in Internet Services, Tools

connecting Tomcat and Apache

Please bear with me while I engage in the following diatribe about: “Why Is It So Darn Difficult to Connect Apache and Tomcat?” Anyone who has worked with mod_jk/mod_jk2 and its ilk know that connecting Apache and Tomcat over AJP (Apache JServ Protocol) is probably one of the more difficult server configuration tasks out there.

A little history: When Tomcat was still Apache/JServ (way back in the day), there was a mod_jserv that managed the AJP pipe between the front-end HTTP server (i.e. Apache HTTPD 1.x) and the back-end application server (JServ). Eventually, this evolved into mod_jk for the first series of Tomcat application servers.

All well and good, and the configuration is fairly straightforward, up to the point of actually talking to your web application: the dreaded JkMount syntax. The example directive looks like this:

JkMount /examples/* worker1

There are a number of problems with this syntax. First, it unnecessarily ties the paths that you use to access the web application from the backend with those that you use on the front-end. So for instance, I have no way to specify that I actually want to map “/julians_examples” on the front-end to “/examples” on the backend. Want to do that? Sorry — time to institute some kind of mod_rewrite hackery. Secondly, the “*” doesn’t mean what you think it means! It’s not a wildcard, so you can’t selectively map stuff; for instance, I can’t say JkMount /examples/foo* to map all resources starting with foo to the application server. This will tell AJP to look for a resource matching, literally, “/examples/foo*” and of course will fail as there’s no resource with that asterisk in there.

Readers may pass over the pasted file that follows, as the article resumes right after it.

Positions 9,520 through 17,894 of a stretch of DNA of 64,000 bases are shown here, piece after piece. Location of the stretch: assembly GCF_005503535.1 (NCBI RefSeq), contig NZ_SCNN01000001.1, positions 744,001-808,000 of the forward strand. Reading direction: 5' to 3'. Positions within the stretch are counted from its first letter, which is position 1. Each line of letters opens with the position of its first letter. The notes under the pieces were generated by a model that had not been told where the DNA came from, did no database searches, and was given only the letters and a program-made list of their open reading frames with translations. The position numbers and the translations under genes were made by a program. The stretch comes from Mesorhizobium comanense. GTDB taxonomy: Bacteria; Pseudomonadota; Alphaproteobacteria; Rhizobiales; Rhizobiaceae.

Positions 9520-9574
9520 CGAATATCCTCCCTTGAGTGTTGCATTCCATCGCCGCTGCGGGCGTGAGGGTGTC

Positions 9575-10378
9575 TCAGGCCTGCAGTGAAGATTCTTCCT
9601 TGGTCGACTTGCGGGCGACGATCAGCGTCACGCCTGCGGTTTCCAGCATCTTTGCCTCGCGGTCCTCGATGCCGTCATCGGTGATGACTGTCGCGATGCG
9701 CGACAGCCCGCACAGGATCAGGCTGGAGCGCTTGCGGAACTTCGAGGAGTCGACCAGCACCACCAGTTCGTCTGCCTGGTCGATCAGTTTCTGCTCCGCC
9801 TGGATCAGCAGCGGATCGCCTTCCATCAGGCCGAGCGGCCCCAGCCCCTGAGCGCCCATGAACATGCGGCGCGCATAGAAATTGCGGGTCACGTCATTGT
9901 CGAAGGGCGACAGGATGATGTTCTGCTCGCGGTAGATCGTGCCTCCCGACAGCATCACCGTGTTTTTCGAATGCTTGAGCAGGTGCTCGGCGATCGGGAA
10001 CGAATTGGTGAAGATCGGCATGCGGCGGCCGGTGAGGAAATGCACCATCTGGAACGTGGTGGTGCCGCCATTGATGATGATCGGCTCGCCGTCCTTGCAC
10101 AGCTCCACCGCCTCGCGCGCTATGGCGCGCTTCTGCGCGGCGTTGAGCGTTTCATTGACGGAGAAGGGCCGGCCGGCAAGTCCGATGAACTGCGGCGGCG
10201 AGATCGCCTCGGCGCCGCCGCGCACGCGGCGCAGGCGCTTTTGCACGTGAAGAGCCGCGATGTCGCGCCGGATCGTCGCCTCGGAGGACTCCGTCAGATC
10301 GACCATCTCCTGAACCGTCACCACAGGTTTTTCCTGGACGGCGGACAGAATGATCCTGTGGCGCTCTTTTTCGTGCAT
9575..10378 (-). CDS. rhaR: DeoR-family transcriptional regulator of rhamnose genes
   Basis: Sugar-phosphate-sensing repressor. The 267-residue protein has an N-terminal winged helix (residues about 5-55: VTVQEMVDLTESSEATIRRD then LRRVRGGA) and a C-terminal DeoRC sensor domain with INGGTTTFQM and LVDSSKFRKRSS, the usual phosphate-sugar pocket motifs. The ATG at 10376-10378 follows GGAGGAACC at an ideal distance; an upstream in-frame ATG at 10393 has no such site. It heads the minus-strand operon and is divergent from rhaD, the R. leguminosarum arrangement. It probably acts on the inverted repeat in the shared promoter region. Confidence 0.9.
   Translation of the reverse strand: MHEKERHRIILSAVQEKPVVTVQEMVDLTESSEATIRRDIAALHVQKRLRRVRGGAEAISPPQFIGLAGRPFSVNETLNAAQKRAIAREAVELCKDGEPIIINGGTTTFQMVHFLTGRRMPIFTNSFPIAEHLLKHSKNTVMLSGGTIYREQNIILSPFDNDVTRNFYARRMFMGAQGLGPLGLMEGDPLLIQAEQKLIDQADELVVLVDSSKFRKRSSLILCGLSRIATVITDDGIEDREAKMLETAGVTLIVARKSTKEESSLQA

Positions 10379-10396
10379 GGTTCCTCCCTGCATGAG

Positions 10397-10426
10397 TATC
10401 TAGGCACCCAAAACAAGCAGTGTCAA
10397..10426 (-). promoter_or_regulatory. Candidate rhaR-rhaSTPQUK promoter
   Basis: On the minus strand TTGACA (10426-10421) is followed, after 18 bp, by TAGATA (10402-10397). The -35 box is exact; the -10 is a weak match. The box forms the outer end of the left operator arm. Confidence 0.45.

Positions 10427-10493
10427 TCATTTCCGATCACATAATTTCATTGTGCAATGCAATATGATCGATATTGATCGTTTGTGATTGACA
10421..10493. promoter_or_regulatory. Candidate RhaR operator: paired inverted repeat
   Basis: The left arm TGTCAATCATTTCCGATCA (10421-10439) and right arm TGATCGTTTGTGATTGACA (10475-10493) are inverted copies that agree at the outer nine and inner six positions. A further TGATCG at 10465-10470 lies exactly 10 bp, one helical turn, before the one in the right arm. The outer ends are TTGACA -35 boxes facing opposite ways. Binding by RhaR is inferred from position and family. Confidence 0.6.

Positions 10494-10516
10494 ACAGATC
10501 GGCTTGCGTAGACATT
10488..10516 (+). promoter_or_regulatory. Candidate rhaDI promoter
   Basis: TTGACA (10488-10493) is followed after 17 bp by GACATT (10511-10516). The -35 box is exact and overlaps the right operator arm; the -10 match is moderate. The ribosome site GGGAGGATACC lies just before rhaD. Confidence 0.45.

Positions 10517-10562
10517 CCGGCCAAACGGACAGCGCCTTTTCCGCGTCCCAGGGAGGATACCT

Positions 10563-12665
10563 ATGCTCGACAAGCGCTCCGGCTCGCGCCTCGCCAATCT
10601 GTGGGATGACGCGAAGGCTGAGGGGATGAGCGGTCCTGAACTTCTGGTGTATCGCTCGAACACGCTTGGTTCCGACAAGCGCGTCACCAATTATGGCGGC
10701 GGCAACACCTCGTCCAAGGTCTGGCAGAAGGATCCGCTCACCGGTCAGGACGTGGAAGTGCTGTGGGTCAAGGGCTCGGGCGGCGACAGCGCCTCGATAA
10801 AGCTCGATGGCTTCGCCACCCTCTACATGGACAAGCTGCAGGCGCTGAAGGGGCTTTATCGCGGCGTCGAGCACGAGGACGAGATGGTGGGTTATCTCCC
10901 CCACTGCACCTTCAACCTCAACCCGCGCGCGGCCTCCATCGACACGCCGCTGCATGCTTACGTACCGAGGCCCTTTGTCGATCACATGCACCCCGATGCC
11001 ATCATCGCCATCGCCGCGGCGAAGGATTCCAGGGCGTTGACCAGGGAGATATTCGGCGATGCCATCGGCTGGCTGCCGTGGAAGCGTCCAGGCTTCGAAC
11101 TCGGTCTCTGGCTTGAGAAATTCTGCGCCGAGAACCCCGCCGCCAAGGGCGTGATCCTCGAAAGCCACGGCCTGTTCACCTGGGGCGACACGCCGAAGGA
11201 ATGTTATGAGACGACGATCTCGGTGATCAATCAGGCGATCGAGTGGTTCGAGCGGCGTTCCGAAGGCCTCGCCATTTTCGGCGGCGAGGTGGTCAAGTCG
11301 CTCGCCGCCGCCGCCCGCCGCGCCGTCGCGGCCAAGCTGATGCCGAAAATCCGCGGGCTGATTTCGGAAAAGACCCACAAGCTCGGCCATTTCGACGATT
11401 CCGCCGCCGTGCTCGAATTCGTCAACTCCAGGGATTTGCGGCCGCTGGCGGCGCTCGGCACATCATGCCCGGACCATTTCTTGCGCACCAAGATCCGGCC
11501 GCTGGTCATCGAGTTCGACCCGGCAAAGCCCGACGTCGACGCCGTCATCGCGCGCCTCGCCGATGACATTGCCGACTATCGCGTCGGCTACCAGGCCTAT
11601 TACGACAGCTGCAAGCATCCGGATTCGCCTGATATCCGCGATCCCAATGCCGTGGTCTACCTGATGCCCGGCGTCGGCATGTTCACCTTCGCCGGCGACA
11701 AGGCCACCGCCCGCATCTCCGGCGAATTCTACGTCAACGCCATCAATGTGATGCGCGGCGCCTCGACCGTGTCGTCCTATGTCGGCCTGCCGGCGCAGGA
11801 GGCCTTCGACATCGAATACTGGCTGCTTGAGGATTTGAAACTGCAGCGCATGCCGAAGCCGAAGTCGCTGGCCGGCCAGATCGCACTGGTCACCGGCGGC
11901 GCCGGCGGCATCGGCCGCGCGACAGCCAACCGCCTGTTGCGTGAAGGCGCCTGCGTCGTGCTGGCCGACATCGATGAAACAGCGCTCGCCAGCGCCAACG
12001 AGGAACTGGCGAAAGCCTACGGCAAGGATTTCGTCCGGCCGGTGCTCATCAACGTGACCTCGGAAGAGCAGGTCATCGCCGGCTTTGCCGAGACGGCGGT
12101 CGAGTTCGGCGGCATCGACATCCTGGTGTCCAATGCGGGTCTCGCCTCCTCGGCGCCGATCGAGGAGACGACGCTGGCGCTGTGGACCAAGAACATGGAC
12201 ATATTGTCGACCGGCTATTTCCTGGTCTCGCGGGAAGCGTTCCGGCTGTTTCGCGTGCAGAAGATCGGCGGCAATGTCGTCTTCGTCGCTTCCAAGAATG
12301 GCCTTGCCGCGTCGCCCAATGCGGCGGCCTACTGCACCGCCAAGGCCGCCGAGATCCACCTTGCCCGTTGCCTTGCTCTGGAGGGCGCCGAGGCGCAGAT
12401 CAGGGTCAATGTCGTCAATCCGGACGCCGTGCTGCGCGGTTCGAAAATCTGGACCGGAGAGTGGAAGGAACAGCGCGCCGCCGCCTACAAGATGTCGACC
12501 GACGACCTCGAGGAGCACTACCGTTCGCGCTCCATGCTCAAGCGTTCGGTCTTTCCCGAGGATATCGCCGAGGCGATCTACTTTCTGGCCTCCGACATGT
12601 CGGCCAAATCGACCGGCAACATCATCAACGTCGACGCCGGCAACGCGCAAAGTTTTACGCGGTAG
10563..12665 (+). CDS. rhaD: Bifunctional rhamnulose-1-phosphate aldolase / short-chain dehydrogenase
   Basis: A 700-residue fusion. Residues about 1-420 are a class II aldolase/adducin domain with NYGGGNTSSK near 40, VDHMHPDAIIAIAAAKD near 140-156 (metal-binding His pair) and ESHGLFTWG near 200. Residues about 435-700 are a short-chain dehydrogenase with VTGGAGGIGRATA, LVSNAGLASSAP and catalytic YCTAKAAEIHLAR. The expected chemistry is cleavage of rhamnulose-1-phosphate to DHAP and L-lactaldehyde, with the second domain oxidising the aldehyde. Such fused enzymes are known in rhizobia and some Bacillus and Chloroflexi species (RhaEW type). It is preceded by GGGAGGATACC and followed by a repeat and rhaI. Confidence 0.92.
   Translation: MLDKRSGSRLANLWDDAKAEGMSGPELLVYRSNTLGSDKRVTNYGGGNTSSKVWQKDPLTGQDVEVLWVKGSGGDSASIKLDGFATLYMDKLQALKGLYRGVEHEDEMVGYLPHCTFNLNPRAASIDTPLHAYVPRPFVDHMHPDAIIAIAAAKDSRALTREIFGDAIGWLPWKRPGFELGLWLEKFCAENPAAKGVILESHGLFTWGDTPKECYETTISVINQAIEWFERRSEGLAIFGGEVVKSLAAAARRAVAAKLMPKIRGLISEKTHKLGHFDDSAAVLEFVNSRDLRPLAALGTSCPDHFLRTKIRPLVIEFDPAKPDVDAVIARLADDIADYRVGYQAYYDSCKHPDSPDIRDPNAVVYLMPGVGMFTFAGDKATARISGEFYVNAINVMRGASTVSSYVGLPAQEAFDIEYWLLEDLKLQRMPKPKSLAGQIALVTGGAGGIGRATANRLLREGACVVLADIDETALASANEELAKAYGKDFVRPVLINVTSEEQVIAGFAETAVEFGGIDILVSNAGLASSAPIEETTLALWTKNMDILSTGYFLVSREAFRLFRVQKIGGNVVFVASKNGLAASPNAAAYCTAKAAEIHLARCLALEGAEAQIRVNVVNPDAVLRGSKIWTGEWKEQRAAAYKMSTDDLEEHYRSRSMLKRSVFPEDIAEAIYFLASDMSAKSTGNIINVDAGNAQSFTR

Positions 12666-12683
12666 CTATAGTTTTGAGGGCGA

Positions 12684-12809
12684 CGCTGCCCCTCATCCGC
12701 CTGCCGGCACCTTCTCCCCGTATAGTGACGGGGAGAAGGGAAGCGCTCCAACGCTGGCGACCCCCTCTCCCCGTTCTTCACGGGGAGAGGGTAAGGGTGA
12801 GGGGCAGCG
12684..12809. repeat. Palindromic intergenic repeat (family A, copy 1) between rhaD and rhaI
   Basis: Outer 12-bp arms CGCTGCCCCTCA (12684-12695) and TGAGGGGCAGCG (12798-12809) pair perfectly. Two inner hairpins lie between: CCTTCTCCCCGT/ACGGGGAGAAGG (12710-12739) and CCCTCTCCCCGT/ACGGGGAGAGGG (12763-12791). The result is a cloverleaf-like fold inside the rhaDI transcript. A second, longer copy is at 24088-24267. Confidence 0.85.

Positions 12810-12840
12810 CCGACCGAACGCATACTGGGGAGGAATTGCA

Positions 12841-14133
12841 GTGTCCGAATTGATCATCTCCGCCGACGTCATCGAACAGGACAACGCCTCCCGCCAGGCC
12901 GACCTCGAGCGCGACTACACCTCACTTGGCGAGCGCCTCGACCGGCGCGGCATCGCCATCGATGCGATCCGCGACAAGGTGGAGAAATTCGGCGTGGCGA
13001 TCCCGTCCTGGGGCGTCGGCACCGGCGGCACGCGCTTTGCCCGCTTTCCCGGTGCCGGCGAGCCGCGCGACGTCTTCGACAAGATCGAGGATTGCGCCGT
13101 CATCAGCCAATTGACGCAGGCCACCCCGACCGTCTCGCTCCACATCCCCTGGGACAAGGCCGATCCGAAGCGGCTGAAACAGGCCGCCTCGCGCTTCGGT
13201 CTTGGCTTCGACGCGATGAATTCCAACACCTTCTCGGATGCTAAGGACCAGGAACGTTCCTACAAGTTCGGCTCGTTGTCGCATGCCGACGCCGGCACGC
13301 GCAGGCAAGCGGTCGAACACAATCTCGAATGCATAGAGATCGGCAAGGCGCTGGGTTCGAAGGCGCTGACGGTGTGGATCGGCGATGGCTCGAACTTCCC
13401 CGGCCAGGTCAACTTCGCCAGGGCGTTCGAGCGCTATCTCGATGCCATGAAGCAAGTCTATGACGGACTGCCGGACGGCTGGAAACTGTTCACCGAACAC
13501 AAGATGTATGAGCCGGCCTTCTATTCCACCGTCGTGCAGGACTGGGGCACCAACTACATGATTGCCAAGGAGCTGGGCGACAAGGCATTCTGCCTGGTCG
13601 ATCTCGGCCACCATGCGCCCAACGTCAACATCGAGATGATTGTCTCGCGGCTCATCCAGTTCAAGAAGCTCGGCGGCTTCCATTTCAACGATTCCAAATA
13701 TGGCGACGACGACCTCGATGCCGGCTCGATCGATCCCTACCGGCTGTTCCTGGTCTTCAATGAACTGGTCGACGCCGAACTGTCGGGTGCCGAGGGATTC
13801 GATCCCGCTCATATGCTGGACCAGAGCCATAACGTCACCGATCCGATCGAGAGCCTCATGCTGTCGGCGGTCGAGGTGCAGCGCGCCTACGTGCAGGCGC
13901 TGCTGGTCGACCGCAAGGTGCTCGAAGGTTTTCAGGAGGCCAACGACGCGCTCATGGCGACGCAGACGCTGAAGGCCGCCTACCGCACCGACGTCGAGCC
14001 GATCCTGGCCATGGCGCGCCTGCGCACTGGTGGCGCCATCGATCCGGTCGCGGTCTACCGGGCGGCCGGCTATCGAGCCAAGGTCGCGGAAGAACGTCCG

Ok, so along comes mod_jk2, which is supposed to be a refactoring of mod_jk. It has certain improvements, such as the ability to talk over a shared UNIX socket (instead of using a network-based AJP protocol), the configuration is simplified again, etc. But again, the web application mapping problem is prevalent! The syntax to map the front-end to the back-end is like this:

<Location "/foo">
JkUriSet worker ajp13:backend-server:8009

ARGH! Still no way to specify that the front-end /foo should be mapped to some other back-end path!

Why is this so difficult? And why do we have so many connector projects (like mod_webapp) that have died? A few years ago, I looked into mod_webapp‘s WARP protocol and it seemed to be a breath of fresh air over this antique AJP13 protocol. What happened to it?

I should mention as a postscript that maybe, maybe, in HTTPd 2.1, the new mod_proxy_ajp will solve my problems. Its syntax looks like this:

<Location /examples/>
ProxyPass ajp://backend-server:8009/examples/

Wow! Finally a way to say that I should map something on the front-end to a path that could possibly be different on the back-end.

I don’t understand why it’s taken us ten years (and counting) to get to this state. Is it just me that thinks this is totally bonkers?

As a footnote to this, I get the sense from the documentation that AJP13 is a very poorly documented protocol, and is still around simply due to momentum. Read these statements from the documentation, for example:

"This describes the Apache JServ Protocol version 1.3 (hereafter ajp13 ). There is, apparently, no current documentation of how the protocol works. "
"In general, the C code which Shachor wrote is very clean and comprehensible (if almost totally undocumented)."
"I also don’t know why certain design decisions were made. Where I was able, I’ve offered some possible justifications for certain choices, but those are only my guesses."

Undocumented code? Unjustifiable design decisions? Little current documentation about how the protocol works?

It’s things like this that are killing us in the Open Source community. I find it pretty difficult to pitch Tomcat as a worthy alternative to IBM WebSphere or BEA WebLogic when we have this kind of cruft sitting around, pretending to be an "enterprise-worthy" solution.

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